In a conversation with a friend, who happens to be a retired international banker, I sounded off about my litany of banking complaints—and they are many—from mild forms of client abuse to outright scandalous conduct.
He smiled that smile a parentproduces when a child is showing its naivety. Leaning back in his chair, he tented his fingers and grinned at me over the tent.
“You don’t understand, Jim.That’s what banks do. They spend their waking hours devising new and creative ways of separating their customers from their money. It’s their defining purpose and should they falter, their stockholders will punish them severely.”
“But surely there are laws,” I replied.
“Indeed there are—and very severe ones at that—but no banker has been convicted in this century and every major bank has a slush-fund of tens and sometimes hundreds of millions of dollars, as well as very skilled legal firms with which to defeat the law.”
Now a book could be written about the distance between consumer understanding and reality contained in that reply and no doubt a number have been published. But it is not in your interest, nor mine, to sift through the intricacies of modern banking.
Hence my suggestion that Wells Fargo simply be squashed like a bug.
I hereby lay out my case for squashing…
…(Where else but Wikipedia?) In July 2015, Wells Fargo became the world's largest bank by market capitalization, edging past ICBC, before slipping behind JPMorgan Chase in September 2016, in the wake of a scandal involving the creation of over 2 million fake bank accounts and illegal manipulation of other accounts by Wells Fargo employees.
I’m sorry, but I must break in here for a moment for a small dose of reality. Employees do not initiate illegal manipulations. Senior management initiates illegal manipulations. When push comes to shove (usually in a federal legal conference) employees will be accused, but the criminal is the CEO.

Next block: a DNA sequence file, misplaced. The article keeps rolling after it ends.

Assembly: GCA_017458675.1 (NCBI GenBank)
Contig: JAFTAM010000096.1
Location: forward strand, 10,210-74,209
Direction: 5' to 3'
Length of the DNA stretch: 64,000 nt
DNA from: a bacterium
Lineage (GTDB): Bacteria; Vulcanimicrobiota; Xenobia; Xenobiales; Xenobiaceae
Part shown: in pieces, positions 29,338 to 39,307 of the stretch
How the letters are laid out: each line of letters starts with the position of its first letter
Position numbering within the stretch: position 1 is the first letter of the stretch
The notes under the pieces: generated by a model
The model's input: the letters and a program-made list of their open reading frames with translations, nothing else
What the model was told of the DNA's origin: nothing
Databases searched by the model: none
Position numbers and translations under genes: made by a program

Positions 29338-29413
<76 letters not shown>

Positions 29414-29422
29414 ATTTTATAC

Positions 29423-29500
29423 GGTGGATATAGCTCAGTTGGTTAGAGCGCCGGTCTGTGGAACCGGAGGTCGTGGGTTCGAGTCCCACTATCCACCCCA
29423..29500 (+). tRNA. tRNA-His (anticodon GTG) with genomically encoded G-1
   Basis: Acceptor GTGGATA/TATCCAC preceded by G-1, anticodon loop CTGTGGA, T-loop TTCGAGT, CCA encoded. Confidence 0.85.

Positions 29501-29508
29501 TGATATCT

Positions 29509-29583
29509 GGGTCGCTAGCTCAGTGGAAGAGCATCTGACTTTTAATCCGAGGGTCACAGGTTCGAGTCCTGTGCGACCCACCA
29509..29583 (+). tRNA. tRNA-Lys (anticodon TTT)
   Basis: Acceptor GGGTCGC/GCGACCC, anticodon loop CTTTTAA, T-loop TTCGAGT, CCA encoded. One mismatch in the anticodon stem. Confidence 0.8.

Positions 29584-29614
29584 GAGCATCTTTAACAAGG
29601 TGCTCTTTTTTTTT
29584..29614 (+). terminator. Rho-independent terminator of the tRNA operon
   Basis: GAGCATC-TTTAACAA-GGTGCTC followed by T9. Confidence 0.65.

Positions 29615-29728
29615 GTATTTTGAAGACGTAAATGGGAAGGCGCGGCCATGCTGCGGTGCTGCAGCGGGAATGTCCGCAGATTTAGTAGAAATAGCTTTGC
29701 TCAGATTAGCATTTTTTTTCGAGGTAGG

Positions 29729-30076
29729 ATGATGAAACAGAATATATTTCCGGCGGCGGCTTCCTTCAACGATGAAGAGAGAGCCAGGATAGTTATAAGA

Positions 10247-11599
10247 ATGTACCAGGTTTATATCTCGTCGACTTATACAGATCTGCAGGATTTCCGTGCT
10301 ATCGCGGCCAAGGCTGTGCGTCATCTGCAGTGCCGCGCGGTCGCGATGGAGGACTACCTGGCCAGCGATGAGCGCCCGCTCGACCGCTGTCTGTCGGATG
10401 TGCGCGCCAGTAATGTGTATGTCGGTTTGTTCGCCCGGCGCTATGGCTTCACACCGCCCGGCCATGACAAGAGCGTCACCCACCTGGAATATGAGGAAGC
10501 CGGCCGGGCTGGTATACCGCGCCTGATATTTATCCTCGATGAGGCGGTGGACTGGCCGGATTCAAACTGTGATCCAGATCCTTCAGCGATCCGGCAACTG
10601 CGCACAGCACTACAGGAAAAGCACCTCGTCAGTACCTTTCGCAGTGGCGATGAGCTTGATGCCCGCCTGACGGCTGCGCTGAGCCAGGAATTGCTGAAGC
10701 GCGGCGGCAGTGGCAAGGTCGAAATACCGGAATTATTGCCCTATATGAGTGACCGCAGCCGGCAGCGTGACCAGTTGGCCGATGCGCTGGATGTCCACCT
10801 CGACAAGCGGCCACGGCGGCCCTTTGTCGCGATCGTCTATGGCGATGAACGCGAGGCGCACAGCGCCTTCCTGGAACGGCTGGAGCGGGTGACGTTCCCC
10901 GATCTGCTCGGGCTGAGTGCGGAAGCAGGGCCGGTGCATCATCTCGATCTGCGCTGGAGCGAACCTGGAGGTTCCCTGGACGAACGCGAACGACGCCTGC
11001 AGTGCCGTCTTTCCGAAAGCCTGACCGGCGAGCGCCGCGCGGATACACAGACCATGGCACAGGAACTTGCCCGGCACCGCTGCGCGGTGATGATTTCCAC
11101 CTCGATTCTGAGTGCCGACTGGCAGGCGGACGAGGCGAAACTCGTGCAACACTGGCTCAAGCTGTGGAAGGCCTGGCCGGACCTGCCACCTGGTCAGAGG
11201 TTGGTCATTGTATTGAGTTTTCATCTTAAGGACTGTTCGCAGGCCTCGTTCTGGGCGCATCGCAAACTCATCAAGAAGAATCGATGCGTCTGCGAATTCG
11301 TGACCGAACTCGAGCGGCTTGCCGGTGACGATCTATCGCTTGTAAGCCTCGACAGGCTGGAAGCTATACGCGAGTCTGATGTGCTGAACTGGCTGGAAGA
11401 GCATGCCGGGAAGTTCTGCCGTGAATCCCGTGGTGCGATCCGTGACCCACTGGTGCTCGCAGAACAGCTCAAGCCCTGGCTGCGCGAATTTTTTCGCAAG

It’s so tidy that way and few corporations hold tidiness in such high regard as banks.
No one goes to jail.
No one admits having had the slightest lapse in judgement.
There is a multi-million (or billion) dollar fine paid, that’s charged off as a business expense (thank you, taxpayers) and the band plays on…
…how do I understand your immunity from law? Let me count the ways:
1981 MAPS Wells Fargo embezzlement scandal
Higher costs charged to African-American and Hispanic borrowers
Failure to monitor suspected money laundering
Settlement and fines regarding mortgage servicing practices
SEC fine due to inadequate risk disclosures
Lawsuit by FHA over loan underwriting
Lawsuit due to premium inflation on forced place insurance
Lawsuit regarding excessive overdraft fees
2015 Violation of New York credit card laws
Tax avoidance and lobbying
Prison industry investment
SEC settlement for insider trading case
Wells Fargo fake accounts scandal
Racketeering lawsuit for mortgage appraisal overcharges
Dakota Access Pipeline investment
Failure to comply with document security requirements
Connections to the gun industry and NRA
Discrimination against female workers
Squash it. Simply step on the fucker and walk away.
Or, take the Liz Warren solution and send a CEO (or two) off to the pokey. It needn’t be a long term—a year or two would get the message across big-time and all this bullshit abuse of reasonably honest, hard working holders of mortgages, car loans, credit cards and small business loans would disappear in a heartbeat.
It’s Freeman’s bug theory; if it doesn’t pollinate something or serve as part of the food-chain, step on it. Particularly if it buzzes in your ear or stings.
Photo by Ildar Sagdejev